Edible Ink: The Real Deal on Southern Cooking
If you were to ask a chef today who Craig Claiborne was, many would shrug in ignorance. They might offer up a guess like “an old time cook.” The answer might be the same from many of even the most ardent cooking enthusiasts, Southerners included. Craig Claiborne— along with Julia Child, James Beard, and a handful of others—changed how we think about food every day and what most people know about Southern cooking in general.
Claiborne’s cookbooks and his writing as the food editor of The New York Times stand among some of the greatest and most influential of all-time, certainly of the modern era. Along with Julia’s French Cuisine and Beard’s Four Seasons, Claiborne’s most influential work, The New York Times International Cookbook, is at the top of the cookbook hierarchy. Their books all changed the way we approached food in restaurants, grocery stores, and in our own homes. They are the books that influenced the renaissance of classic French cuisine in this country, that made others think about food seasonally, and yet others to think globally. Along the way, in this book and others over the years, Claiborne introduced America to what real food was all about.
In a time when most of it made no sense to many, Claiborne also jumped ahead of us with his wit, insight, intelligence and enthusiasm for nutritional cooking; for lightening dishes of heavy sauces, extra butter, fats and salt. His work, along with others, set the stage for the beginnings of spa and California cuisine, most famously brought to prominence by Alice Waters and the talented chefs influenced by her.
Likewise, Claiborne almost single-handedly raised the profile of Southern cuisine and the Southern culinary tradition throughout America and gave rise to its then-young star, Paul Prudhomme through his weekly pages in The New York Times. Without Craig making a star of Paul, there would be no Emeril or those who have followed him to success and fame. Without Claiborne, his column, and the most heartfelt and honest cookbook he ever wrote; Southern Cooking, certainly much would be lost from the recorded measure of the cuisine of the South and from the world of cooking for all of us to enjoy today.
Claiborne was a Southerner by birth—from Sunflower, Mississippi, and trailed at the side of his gentile mother in preference to his relationship with his sexually-abusive father. After serving in the military, Claiborne trained in Europe in the classics of cuisine and came to find his voice as a writer, quickly entering the heady, ego-driven food scene in New York. He made friends, like Pierre Franey (whom Claiborne collaborated with on many works), who lasted the rest of his life. He wrote of food in a thinking-man’s style, a style carried on today by the likes of Jeffrey Steingarten and others, and wrote or edited the cookbooks that inspired so many throughout the seventies and eighties, even up to today, to try new foods, to really enjoy making enchiladas, lo-mein, or bolognese.
Claiborne wrote the masterpiece of Southern cookbooks in 1987 with the release of the original Craig Claiborne’s Southern Cooking. Its popularity was not aided by a “reservation-less” traveling-circus food show or a line of cookware on QVC. Its success was based on its ability to tell, in Craig’s own style and words, of the importance of Southern cooking to us as a nation and among us as a culture in the South. His words led us to the recipes that make up the cordialness of a front-porch, each to be savored with visitors. They made approachable to all the brash and bawdy styles of Creole and Cajun. Claiborne scooped up the best of everything there is to know about Southern cooking and made them his own—and our own, so they would not be lost as a crucial elements in the tradition and history of the Southern states. His writing reflects both the gentle and the hard-scrabble edges of the cuisine of the South in an inspiring manner that not only encourages us all to make these dishes again and again, but to think about these dishes and what they are capable of drawing from each of our memories and shared experiences.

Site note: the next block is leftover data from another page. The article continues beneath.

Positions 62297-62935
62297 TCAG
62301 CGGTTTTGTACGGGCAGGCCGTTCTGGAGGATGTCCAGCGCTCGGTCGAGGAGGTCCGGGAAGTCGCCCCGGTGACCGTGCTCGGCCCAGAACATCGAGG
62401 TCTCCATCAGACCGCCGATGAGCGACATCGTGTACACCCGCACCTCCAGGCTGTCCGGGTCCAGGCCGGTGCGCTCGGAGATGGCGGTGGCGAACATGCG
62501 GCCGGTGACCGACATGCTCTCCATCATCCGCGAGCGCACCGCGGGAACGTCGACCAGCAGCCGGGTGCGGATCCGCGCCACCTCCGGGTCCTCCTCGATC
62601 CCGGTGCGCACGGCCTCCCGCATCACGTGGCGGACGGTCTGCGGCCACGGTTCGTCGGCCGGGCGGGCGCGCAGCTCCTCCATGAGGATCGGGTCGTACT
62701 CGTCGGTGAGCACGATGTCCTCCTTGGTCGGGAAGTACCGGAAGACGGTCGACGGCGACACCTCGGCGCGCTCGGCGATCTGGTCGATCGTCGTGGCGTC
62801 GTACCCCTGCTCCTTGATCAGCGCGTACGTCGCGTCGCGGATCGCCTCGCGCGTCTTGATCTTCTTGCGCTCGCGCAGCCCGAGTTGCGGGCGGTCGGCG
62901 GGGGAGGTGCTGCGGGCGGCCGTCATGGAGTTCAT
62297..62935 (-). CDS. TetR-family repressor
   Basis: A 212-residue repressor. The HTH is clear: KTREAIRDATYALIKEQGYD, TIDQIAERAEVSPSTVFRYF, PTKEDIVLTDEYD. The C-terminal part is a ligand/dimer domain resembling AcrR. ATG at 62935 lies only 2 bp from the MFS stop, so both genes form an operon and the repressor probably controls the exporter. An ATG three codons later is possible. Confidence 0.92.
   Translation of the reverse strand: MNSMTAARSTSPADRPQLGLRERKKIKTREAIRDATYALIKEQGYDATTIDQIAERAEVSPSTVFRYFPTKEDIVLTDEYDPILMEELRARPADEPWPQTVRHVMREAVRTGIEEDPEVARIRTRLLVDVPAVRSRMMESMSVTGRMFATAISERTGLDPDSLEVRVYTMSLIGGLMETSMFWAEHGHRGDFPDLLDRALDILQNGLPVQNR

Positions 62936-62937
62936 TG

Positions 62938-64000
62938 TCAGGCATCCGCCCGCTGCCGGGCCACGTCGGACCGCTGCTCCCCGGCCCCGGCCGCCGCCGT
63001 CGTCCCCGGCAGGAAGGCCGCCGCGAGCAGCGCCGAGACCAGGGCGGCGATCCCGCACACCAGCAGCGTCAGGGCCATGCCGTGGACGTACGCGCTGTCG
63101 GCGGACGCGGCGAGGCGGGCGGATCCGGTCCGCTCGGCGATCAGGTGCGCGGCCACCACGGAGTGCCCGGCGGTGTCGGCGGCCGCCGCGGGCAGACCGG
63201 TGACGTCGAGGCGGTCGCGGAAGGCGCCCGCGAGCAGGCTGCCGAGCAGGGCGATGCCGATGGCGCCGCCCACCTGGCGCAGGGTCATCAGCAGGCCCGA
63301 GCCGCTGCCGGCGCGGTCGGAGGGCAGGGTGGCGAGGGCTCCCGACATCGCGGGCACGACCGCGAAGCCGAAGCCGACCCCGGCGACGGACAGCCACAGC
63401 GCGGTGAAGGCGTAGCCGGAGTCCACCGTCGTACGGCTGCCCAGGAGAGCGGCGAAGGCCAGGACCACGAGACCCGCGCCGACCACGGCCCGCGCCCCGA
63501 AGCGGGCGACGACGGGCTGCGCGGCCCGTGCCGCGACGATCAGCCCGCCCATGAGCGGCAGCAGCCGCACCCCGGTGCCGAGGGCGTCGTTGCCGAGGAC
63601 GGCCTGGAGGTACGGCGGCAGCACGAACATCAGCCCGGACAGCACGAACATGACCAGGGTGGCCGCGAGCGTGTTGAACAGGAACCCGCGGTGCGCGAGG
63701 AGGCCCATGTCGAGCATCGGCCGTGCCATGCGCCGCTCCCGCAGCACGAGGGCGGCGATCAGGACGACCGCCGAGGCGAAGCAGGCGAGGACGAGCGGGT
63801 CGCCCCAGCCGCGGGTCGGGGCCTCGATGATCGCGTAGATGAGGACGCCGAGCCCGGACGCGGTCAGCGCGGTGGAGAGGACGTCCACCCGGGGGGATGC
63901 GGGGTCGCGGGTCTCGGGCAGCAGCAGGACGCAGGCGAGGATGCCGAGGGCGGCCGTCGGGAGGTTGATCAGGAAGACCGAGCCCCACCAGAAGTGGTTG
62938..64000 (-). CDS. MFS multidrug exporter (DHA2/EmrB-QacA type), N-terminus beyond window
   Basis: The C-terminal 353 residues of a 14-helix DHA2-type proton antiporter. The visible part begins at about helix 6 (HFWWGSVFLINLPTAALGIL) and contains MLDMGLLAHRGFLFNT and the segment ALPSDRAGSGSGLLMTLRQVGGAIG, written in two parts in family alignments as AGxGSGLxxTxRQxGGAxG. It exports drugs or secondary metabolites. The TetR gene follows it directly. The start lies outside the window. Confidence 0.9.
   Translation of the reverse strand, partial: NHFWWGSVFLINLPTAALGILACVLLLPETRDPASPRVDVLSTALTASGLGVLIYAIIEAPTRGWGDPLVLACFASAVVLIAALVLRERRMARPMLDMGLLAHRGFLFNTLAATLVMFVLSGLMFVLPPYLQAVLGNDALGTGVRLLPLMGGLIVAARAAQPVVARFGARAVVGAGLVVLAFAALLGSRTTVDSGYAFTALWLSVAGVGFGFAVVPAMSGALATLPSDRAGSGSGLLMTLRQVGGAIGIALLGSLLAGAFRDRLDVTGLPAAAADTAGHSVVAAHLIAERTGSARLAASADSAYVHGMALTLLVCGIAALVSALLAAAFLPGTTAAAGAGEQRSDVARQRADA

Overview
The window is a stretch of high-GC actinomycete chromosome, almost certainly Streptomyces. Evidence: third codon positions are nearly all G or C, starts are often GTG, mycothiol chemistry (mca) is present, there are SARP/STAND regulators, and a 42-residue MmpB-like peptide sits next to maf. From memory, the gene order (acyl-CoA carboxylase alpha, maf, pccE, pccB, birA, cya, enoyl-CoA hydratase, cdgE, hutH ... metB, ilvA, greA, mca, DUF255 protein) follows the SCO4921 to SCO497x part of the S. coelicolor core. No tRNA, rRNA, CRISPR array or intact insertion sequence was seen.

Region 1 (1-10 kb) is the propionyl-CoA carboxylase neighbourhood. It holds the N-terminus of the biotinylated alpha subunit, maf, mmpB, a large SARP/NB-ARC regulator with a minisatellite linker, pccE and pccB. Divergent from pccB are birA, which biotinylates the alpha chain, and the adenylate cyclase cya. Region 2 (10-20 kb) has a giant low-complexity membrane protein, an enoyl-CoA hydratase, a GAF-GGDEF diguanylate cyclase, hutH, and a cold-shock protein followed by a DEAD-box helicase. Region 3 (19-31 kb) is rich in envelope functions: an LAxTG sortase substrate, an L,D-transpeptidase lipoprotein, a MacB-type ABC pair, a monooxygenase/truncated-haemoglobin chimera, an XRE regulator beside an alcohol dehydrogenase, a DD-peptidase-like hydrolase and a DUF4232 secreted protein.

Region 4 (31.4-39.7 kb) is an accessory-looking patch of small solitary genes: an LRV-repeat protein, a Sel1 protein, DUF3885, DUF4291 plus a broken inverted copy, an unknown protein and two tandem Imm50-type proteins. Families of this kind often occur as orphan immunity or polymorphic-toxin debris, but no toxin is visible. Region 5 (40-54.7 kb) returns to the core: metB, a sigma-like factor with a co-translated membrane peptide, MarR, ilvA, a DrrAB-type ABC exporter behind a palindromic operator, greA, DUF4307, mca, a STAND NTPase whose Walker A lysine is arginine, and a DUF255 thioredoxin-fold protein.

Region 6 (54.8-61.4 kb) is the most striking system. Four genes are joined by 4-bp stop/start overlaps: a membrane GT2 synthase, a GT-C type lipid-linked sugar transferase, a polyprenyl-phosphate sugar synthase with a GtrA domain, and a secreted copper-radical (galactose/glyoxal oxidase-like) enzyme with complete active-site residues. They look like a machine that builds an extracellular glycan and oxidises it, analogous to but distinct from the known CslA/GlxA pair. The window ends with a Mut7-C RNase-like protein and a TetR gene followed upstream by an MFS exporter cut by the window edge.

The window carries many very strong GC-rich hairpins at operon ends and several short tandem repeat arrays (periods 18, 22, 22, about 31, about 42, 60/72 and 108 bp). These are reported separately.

To many who have been influenced by Claiborne’s work over the years, he is as much an historian as a cookbook author or food writer. But he is a unique historian, one who has given us books we can work from, that we can use to replicate the things from our past with, things that we can carry on and pass along to those who will share a table with us. Things that we can share with pride and appreciation for everything Southern cooking brings to us.
I am proud to say that over the years I have owned, read from cover to cover, smudged, spilled things on, bent the corners of, and otherwise seemingly abused many copies of both Claiborne’s International Cooking and Southern Cooking. International Cooking was the first cookbook I ever received as a gift as a teen from someone who heard “I was interested in cooking.” Each copy I’ve had was given to a friend or to a new cook that I thought had promise. It was always with the notion that another copy would somehow make its way into my midst. Both have heavily influenced my cooking, my menus and what I think I know about food.
The recent re-issue of Southern Cooking by the University of Georgia Press, with a new forward by John T. Edge of the Southern Foodways Alliance in Oxford, Mississippi, brings Claiborne’s masterpiece back for all of us to enjoy. It should be slightly smudged with bacon-drippings on the edges and a bit of cornmeal between a few pages after a few days of use to truly feel at home and should be kept at its rightful place near our sides as we continue to share what makes Southern cooking so special. I won’t leave this copy behind—it is an important reminder of the beauty and richness of Southern cooking.